Just like golf clubs, mobile phones and martinis, social media has become essential to business. Yet despite a proven ability to build business networks, many business professionals still consider social media to be a “marketing thing.” These people need to be convinced or replaced.
Building Business Relationships
When I was a kid, my parents frequented the Playboy Club in Los Angeles. As it turned out, they weren’t going for that reason; rather, my father was simply a networking-savvy businessman, a skill that my mother takes credit for teaching him. When I was old enough to ask pointed questions, my father told me that — all Bunnies aside — the Playboy Club was where his industry’s deals were inked.
The web makes it decidedly easier to find bunnies these days but good brick and mortar networking opportunities have become scarce. Most industries have no regional boundaries and even the smallest businesses today can be speaking to a global audience.
Social Media is the New Playboy Club
Does your business phone ever ring? Mine doesn't unless it’s someone trying to sell me something. Virtually all other business connections I've made were account names before they became associates, customers or friends.
They came to me via LinkedIn, Twitter, Google+ or my blog. Conversations starters included, “your software sucks” and “are you the only one in this country who knows how to use this stupid DAM”? Later (after switching jobs), I started to get questions about my digital asset management book or about digital asset management in general.
Sometimes these connections lead to new business — some still will. Many times, they lead to a business relationship from which I learned as much or more than I had to teach, and always they lead to one of the most important things we business professionals can do today: personal brand building.
Building Your Personal Brand
We were known for our personalities as kids. As teenagers, it became more about our reputations. Today, as business professionals, it’s all about our personal brands.
What does your industry think of you? Are you informed, interesting and honest? Do you have followers that would stick with you if you moved to another company? If you left your industry, would anyone care?
This is the stuff that makes up your personal brand. And, no, this is not yet another damned thing you have to deal with. Personal brand building is a killer opportunity we have that our parents did not have. People buy from whom they trust and personal brands make it easier for those of us who are trustworthy to differentiate ourselves.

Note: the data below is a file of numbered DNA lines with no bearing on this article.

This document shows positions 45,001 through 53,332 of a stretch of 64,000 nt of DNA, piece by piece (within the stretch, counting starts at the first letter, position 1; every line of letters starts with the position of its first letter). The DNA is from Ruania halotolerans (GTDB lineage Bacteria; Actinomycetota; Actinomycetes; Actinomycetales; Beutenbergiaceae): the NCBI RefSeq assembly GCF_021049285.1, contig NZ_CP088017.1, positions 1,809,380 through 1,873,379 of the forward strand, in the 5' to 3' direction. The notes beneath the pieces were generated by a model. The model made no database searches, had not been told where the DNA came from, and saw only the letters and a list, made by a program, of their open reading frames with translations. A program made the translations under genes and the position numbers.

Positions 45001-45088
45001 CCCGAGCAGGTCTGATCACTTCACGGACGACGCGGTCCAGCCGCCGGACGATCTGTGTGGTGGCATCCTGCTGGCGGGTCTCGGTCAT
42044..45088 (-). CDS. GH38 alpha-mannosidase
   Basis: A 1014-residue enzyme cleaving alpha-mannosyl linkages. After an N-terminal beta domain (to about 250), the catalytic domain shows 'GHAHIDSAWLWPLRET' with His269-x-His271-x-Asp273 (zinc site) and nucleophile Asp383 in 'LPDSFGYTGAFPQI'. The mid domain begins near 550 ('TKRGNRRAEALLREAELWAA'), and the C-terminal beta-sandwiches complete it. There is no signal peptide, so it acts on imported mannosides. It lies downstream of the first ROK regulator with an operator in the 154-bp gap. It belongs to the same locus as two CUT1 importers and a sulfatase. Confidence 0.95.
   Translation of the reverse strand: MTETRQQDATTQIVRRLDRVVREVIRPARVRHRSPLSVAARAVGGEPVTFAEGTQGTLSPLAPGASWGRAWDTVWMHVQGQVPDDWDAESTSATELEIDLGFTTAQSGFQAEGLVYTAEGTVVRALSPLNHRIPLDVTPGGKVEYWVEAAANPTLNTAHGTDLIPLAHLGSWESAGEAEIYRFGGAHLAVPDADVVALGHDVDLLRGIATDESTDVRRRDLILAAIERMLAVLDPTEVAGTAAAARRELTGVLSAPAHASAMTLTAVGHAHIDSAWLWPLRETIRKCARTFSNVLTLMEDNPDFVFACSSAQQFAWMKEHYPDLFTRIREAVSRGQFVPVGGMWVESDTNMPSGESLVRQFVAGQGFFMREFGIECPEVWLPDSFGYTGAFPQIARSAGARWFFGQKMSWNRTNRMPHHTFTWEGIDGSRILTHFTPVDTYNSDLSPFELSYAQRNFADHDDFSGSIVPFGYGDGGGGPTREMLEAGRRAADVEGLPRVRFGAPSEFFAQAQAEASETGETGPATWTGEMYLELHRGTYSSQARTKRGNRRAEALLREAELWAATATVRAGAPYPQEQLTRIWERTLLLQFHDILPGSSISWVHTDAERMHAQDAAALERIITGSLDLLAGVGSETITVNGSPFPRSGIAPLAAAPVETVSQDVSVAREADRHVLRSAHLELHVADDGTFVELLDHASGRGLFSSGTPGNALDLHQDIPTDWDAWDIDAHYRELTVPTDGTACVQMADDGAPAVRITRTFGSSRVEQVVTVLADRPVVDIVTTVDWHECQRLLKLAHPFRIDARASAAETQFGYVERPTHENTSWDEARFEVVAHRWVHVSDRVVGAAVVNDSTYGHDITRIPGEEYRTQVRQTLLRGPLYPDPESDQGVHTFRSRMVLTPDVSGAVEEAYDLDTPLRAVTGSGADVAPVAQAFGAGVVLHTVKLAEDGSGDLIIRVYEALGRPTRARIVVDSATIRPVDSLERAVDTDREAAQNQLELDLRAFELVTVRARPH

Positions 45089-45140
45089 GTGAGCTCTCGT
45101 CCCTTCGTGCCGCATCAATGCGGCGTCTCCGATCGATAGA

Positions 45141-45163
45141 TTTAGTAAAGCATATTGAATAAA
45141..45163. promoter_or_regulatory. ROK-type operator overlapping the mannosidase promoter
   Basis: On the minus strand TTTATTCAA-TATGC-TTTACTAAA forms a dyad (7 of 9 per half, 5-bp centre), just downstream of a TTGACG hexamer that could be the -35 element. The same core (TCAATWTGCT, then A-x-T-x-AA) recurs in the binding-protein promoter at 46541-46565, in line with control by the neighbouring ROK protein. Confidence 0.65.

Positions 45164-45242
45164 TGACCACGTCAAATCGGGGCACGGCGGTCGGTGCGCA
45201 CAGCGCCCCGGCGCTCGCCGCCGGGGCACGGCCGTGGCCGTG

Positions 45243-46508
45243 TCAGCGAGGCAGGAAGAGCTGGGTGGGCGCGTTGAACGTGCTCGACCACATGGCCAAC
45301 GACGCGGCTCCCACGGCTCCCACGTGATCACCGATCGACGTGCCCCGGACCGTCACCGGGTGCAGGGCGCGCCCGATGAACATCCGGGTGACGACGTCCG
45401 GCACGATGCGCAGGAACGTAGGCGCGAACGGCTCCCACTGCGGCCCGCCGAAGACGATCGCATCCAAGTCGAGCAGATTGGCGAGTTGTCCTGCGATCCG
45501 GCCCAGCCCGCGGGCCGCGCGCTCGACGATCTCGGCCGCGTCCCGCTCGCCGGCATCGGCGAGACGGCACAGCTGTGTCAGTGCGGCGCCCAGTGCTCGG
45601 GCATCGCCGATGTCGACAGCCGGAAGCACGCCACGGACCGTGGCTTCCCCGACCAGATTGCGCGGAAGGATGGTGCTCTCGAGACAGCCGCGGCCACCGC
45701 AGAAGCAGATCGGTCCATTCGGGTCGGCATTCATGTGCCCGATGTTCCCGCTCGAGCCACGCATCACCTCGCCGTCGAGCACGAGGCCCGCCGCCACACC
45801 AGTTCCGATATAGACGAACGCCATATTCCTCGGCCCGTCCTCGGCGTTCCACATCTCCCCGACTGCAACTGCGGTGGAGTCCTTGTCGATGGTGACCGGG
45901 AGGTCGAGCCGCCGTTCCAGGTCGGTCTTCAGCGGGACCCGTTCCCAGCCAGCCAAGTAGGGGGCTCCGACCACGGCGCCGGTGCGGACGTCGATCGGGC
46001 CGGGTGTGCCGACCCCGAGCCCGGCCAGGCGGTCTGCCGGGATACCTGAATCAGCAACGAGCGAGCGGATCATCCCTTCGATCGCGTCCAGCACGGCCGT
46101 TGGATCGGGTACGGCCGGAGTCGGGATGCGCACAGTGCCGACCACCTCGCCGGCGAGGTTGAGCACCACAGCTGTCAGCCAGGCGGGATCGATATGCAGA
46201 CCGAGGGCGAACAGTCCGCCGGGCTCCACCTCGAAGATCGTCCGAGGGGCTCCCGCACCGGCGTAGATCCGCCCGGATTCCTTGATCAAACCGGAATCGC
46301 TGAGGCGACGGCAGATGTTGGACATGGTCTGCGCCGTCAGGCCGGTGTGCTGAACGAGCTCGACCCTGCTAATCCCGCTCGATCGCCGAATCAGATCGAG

Even better, if you have value to offer and you offer it, your personal brand becomes a fortress around your employability that will enable you to tell your boss off when necessary. And when you are fired for mouthing off, you’ll find an even better job with a better company — trust me on that.
Social media is the best option we have for building ours brand because it’s free, it’s easy and it doesn't take as much time to get ideas across social media as it does to write a book, conduct a seminar or even make a few phone calls.
In time, you might even become an influencer in your industry, which is important because we marketing professionals will orbit you like a 1960s businessman orbited Bunnies on the nights his wife stayed home. (Okay, I doubt that happened, but I don’t get to write the word “bunny” very often in my line of work and it’s sort of fun. Bunny.)
“Influence marketing” refers to a practice whereby we marketing pros target a smaller group of well-connected people who can, in turn, spread the message to a wider audience. Why not become one of those people who are always quoted, linked to or followed?
Do you think it will hurt your chances of landing that new job when your prospective employer finds out you have 100,000 followers on Twitter who retweet everything you ask them to?
Social media is the platform that market influencers use to fuel their fires and increase their invincibility. No employer can take away social clout. Social media is the new worker’s union.
Building Your Knowledge
Social media is also a wonderful option for acquiring, expanding and leveraging your industry knowledge.
By the time you read news in an industry trade or hear it on CNBC, it’s yesterday’s news. When news breaks, it breaks on Twitter first or within moments. The advantage this offers you is that you can become a source of breaking news to associates less socially savvy than yourself. As others start to consider you one of those in-the-know people, you’ll find you’re building social clout and influence.
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